Human beings, against our most desperate efforts, seem to experience the thirst for satisfaction that is often unquenchable. We look to art, science, philosophy, relationships, religion, and a great deal more to fulfill our desires. Yet, just as our physical hunger and thirst always return so too do our desires for true contentment. My sculptural works discuss this complexity of the human experience through the subtractive method of woodcarving. As this conversation has deepened, my studio practice has responded by blending contemporary and old world processes.
Initially I begin by 3D scanning a living person. I edit and manipulate the figure in computer software by creating cavities, removing certain information, and enhancing details. I then 3-D print the file as a working model. Just as a digital image is constructed from thousands of pixels, each figurative sculpture I carve is compiled from hundreds of wooden blocks. I assemble these blocks while leaving large negative spaces in the form, functioning as internal landscapes for architectural installations. As my studio practice is focusing more on the discussion of technology and its effect on this human condition, I am continuing to experiment with digital fabrication processes to push the boundaries of my sculptural works.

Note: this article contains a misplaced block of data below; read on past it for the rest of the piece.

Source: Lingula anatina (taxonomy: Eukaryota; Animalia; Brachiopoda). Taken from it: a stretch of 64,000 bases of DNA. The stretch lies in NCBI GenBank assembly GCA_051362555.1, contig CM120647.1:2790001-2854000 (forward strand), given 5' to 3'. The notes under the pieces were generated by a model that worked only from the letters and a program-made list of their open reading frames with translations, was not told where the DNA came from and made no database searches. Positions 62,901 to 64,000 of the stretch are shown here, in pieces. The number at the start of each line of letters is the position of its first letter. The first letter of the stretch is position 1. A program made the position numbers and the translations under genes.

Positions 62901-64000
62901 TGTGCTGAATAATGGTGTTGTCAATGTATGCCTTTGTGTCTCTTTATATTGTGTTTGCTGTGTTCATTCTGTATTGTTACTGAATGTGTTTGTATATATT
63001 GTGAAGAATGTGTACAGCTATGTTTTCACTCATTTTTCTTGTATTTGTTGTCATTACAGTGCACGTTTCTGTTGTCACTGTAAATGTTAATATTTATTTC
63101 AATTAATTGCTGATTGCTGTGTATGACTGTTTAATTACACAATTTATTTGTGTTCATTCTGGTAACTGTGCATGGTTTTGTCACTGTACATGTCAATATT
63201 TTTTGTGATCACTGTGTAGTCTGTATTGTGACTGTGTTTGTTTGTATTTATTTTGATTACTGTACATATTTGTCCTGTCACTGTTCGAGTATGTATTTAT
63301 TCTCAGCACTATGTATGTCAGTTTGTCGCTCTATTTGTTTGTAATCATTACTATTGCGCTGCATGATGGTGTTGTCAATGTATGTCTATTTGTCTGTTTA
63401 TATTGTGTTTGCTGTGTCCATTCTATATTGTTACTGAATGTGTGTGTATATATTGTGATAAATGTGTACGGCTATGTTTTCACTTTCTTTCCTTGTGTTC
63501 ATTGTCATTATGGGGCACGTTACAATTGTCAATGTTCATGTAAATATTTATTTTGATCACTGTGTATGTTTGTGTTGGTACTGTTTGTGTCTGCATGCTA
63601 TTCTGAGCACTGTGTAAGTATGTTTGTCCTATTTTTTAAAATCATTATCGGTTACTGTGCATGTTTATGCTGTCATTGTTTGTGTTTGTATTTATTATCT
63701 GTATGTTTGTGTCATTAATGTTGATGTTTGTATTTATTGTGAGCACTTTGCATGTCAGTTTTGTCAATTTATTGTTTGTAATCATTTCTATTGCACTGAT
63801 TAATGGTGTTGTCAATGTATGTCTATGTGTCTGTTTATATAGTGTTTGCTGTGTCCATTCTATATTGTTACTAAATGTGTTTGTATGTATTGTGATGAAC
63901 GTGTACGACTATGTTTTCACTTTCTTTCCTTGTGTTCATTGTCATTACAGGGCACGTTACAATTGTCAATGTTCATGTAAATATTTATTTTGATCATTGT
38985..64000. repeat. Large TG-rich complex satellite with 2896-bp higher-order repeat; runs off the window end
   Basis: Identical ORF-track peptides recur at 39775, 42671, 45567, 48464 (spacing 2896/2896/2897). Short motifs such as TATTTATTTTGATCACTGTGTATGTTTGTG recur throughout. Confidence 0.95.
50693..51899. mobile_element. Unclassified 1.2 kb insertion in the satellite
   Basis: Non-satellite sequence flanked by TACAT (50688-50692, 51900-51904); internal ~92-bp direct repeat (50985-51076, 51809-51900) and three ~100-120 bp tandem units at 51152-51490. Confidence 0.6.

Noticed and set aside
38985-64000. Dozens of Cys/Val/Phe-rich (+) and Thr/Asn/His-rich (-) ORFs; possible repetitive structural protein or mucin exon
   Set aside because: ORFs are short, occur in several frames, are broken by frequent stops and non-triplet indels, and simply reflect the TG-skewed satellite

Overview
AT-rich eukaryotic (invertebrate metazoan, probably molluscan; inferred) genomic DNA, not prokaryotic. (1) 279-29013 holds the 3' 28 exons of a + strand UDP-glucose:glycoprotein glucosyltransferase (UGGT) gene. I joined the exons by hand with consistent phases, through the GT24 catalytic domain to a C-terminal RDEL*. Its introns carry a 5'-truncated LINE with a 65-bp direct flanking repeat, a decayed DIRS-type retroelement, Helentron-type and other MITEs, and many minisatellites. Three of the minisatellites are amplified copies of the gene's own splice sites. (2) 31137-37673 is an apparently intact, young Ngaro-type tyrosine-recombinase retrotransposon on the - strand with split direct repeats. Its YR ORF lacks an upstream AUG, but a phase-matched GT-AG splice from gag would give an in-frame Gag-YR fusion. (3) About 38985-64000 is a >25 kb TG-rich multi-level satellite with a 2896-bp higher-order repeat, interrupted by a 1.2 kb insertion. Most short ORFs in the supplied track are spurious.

You can visit my current exhibition "Composite of the Soul" at the Greater Denton Arts Council, in Denton, Texas.
"Composite of the Soul"
A short documentary about the gallery show put on by Justin Archer and Dan Black in Denton, TX.